© Strobe Driver. September 2017. Strobe Driver, completed a doctoral thesis in war studies in 2011 and since then has been writing on war, terrorism and Asia-Pacific security. The above article has been modified for an Australian audience although the main argument appeared in E-IR on 28 Sept, 2017; and is in his blog Geo-Strategic Orbit.
 For a succinct analysis of ISIS in Iraq see: Bernard Keane. ‘Turnbull sets terms for a reset of terrorism rhetoric.’ Crikey. 5 Oct, 2015. https://www.crikey.com.au/2015/10/05/turnbull-sets-terms-for-a-reset-of-terrorism-rhetoric/
 See:’ Strike Maintenance in the Middle East.’ Royal Australian Air Force. 25 Aug, 2016. https://www.airforce.gov.au/News/Strike-Maintenance-in-the-Middle-East/?RAAF-ocpPIMzd7faOsa0P4Nd9VZkOzAUApXao
 James Elton-Pym. ‘PM wants ‘patriotism from would-be citizens as counter-terror move.’ SBS. 13 June, 2017. http://www.sbs.com.au/news/article/2017/06/13/pm-wants-patriotism-would-be-citizens-counter-terror-move
 Karen Barlow. ‘Peter Dutton Nets New, Super-Sized UK Style Home Affairs Ministry.’ Huffpost. 18 July, 2017. http://www.huffingtonpost.com.au/2017/07/17/peter-dutton-gets-new-super-sized-uk-style-home-affairs-ministr_a_23034794/
 There is a plethora of Dutton’s views on the Internet, however this article embraces many of the issues in this essay. See: Jackson Gothe-Snape. SBS. 13 June, 2017. http://www.sbs.com.au/news/article/2017/06/15/fears-stateless-kids-and-extraordinary-powers-dutton-prompt-new-citizenship?cid=inbody:dutton-promises-new-powers-won%E2%80%99t-distract-from-immigration ‘Fear of stateless kids and ‘extraordinary powers’ for Dutton prompt new citizenship concerns.’
 Paul McGeough. ‘Chilcot Report: The mind-boggling incompetence of Bush, Blair and Howard laid bare.’ The Sydney Morning Herald. 7 July. 2016. http://www.smh.com.au/world/chilcot-report-the-mindboggling-incompetence-of-bush-blair-and-howard-laid-bare-20160706-gq06hy.html
 For an overarching account of this action. See: ‘World trade Center Disaster.’ United States Search and Rescue Task Force. http://www.ussartf.org/world_trade_center_disaster.htm
 James Lutz and Brenda Lutz. Global Terrorism. Oxon: Routledge, 2013, 51.
 ee:’Nigeria Chibok abductions: What we know.’ BBCNews.
 ‘Charlie Hedbo attack: Track how events unfolded.’ ABCNews. 8 Jan, 2015. http://www.abc.net.au/news/2015-01-08/paris-newspaper-attack-mapped/6006110
 Harvey Kushner. Encyclopedia of Terrorism. Thousand Oaks: Sage Publications, 2003, 359.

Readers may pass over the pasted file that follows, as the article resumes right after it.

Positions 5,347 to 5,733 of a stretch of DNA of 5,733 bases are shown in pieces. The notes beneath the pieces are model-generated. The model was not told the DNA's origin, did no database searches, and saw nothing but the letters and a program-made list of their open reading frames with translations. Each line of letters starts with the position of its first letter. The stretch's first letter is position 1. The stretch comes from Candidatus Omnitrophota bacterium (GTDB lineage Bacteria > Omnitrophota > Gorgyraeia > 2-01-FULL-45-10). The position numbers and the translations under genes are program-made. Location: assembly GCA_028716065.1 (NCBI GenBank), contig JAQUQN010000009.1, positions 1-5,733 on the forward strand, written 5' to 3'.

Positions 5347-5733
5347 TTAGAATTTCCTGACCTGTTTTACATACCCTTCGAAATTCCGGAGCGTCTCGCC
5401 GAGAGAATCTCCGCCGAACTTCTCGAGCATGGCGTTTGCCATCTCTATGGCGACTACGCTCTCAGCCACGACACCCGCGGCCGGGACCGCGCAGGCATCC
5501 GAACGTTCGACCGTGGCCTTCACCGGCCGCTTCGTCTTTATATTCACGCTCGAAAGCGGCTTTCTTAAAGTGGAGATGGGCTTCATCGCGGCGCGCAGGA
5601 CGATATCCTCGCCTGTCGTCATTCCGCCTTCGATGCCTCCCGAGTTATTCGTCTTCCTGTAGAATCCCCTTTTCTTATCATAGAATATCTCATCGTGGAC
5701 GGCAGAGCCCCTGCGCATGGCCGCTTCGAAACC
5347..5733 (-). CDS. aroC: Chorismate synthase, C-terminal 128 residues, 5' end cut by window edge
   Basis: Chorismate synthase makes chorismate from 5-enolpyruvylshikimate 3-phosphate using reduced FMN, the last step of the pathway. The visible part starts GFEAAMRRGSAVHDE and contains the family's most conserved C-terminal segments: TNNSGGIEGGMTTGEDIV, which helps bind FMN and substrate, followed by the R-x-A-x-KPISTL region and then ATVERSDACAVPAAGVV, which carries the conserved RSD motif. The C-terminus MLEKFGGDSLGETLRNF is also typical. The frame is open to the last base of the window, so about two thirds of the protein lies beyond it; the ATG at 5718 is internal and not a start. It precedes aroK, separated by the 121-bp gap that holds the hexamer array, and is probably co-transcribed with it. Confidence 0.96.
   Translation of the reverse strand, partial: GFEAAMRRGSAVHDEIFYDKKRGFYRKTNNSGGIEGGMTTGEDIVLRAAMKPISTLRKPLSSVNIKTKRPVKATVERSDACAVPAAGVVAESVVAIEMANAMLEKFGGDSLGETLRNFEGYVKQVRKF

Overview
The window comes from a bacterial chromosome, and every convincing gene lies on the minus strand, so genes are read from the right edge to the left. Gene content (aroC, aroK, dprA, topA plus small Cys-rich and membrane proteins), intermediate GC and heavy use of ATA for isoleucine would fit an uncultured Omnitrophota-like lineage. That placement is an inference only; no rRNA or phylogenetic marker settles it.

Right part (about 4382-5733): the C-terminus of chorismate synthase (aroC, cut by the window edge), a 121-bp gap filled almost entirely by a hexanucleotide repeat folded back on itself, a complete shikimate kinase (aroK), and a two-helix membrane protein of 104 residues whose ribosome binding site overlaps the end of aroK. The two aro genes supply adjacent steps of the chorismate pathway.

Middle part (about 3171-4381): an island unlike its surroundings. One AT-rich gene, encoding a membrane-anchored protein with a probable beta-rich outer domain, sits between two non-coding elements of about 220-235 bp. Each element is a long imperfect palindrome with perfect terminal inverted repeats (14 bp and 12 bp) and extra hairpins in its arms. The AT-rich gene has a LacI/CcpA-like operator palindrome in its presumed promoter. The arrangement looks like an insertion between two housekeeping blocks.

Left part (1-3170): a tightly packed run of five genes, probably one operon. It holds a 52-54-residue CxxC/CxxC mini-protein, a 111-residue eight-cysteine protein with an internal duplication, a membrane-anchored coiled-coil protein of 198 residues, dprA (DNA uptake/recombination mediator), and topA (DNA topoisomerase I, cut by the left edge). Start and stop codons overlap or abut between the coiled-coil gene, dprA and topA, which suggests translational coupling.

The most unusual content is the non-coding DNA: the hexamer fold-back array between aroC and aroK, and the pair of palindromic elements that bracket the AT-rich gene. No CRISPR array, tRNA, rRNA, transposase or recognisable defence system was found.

See: ‘Existentialism.’ Dictionary.com/British Dictionary.
 See: M. Rajimanickam. Modern General Psychology.‘ Kachehri Ghat: Bhargava Book House, 2000, 37. https://books.google.com.au/books?id=eJfXkj56H0kC&pg=PA37&dq=deterministic+and+seemingly+meaningless+universe
 John-Paul Sartre. Existentialism is a Humanism.1945. Edited by Glyn Taylor. Arizona State University. http://www.public.asu.edu/~jmlynch/273/documents/sartre-existentialism-squashed.pdf
 I have deliberately suspended the gendered language of the text by Sartre to encompass male and female in this description. Sartre, however describes these actions reflecting ‘a deep responsibility for all humanity.’ See: http://www.public.asu.edu/~jmlynch/273/documents/sartre-existentialism-squashed.pdf
This essay, therefore argues that an act of terrorism, is considered to be an act on behalf of all humanity and the betterment of it which encompasses fellow humans that believe in their cause, and the saving of those that do not. The cause being exercised through the prism of a certain set of values via recalcitrance and in this case through the usage of violence. The values, whether they be freedom, religion, manumission or a multitude of other precedents is not what is of interest here, as it is the act of violence and its motivations through the prism of existentialism that informs this essay.
 Existentialism begins with ‘man as existent rather than man as a thinking subject.’ Sartre’s theorizing and philosophising considers man to be the subject, what happens to him is what makes him, it is the philosophy of the subject rather than the object. See: John McQuarrie. Existentialism. An introduction, guide and assessment. London: Penguin Books, 1973, 14 -17.
 Existentialism. An introduction, guide and assessment, 16.
 There is much debate amongst scholars when the Enlightenment began and ended, and feminists’ now argue that because women and the poor were excluded the term does not represent an accurate description of history. Notwithstanding the aforementioned and for the purpose of this essay the Enlightenment is 1685 – 1815. See: ‘Enlightenment.’ History. http://www.history.com/topics/enlightenment
 David Cooper. Existentialism. A Reconstruction. Oxford: Blackwell Publishers, 1999, 15.
 Jack Reynolds. Understanding Existentialism. Chesham: Acumen Publishing, 2006, 111.